We laugh and joke and she reveals her name is Lucy before imploring me to keep on talking. I oblige, and tell her more about Australia. As much as I try and ask her about her hometown and what I should see, she is good
at manipulating the conversation. Though I do draw out from her that the top things families should do in Grapevine is visit Legoland, as she says is “it’s heaps cool”, the Sea Life Grapevine Aquarium and do the Christmas train ride as “Santa has a special present for all of us”.

I tell her I have heard of Puffy and she is impressed, asking me if I’d like to go with her family on the Christmas train. Mum and dad echo the invite and also tell me about the main event in these parts – GrapeFest – the largest wine festival in the southwest of the USA. It’s on in September and is four days of all kinds of fun and games related to wine, including the always popular Grape Stomp. I wanted to know more, but my lunch arrives and I head back to my table.

Chef Fabian, a specialist pastry chef trained in France, creates gastronomical creations and even after just one bite it’s obvious the reason this non-descript almost ‘plain Jane’ eatery is nothing short of spectacular on the inside. If time is tight and you don’t have time to chat with locals like Lucy’s family, there’s a takeaway counter.

Another time check and I have less than an hour to make my way to the airport. Leaving the bakery, I spy the Lancaster Theatre and waste another five minutes on the perfect Instagram shot. It’s then onto Grapevine Mills, which boasts more than 180 stores amongst gardens, fountains, ponds and more. I spot Legoland and the Sea Life Grapevine Aquarium and I smile as I think of little Lucy. The shopping here is phenomenal – but it will have to wait until next time as I have no room in my suitcase.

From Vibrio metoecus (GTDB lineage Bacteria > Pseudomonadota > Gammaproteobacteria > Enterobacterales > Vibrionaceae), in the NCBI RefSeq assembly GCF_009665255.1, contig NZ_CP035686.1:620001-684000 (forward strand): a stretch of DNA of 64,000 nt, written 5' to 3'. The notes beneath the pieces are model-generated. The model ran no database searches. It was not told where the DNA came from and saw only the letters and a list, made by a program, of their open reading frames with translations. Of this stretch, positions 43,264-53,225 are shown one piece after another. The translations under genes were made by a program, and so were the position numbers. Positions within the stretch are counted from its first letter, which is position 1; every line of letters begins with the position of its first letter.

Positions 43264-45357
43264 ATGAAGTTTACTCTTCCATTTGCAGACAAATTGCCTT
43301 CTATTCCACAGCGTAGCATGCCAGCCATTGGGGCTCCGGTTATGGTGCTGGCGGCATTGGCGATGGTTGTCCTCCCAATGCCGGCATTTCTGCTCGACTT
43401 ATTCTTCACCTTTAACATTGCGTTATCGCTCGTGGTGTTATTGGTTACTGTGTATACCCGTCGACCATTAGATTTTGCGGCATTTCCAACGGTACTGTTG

Now that I know about this little gem of a place, next time I fly into Dallas Fort Worth I will add in a few extra hours to better explore Grapevine, take a bigger suitcase and make sure I am going to be there on a weekend, so I can take a ride on the Vintage Railroad, with either Puffy or Vinny chugging along up front.

Photography by Danielle Lancaster and Grapevine Tourism.

TRAVEL FACTS

Getting there
Fly to Dallas-Fort Worth International Airport and organise either a tour, driver or drive yourself the short distance to Grapevine.

What to do in your time
If you have a four-hour stop-over you can see at least two attractions; for a day, it’s easy to enjoy five attractions while on an overnight stay you could fit in six to eight.
Things to do on a half-day layover include Main Street, Grapevine Mills, wine tasting and dining. If you have a full day you could do a train excursion (depending on the day), visit a vineyard, check out Sea Life Grapevine Aquarium or head out to Lake Grapevine.

Further information
• Grapevine: grapevinetexasusa.com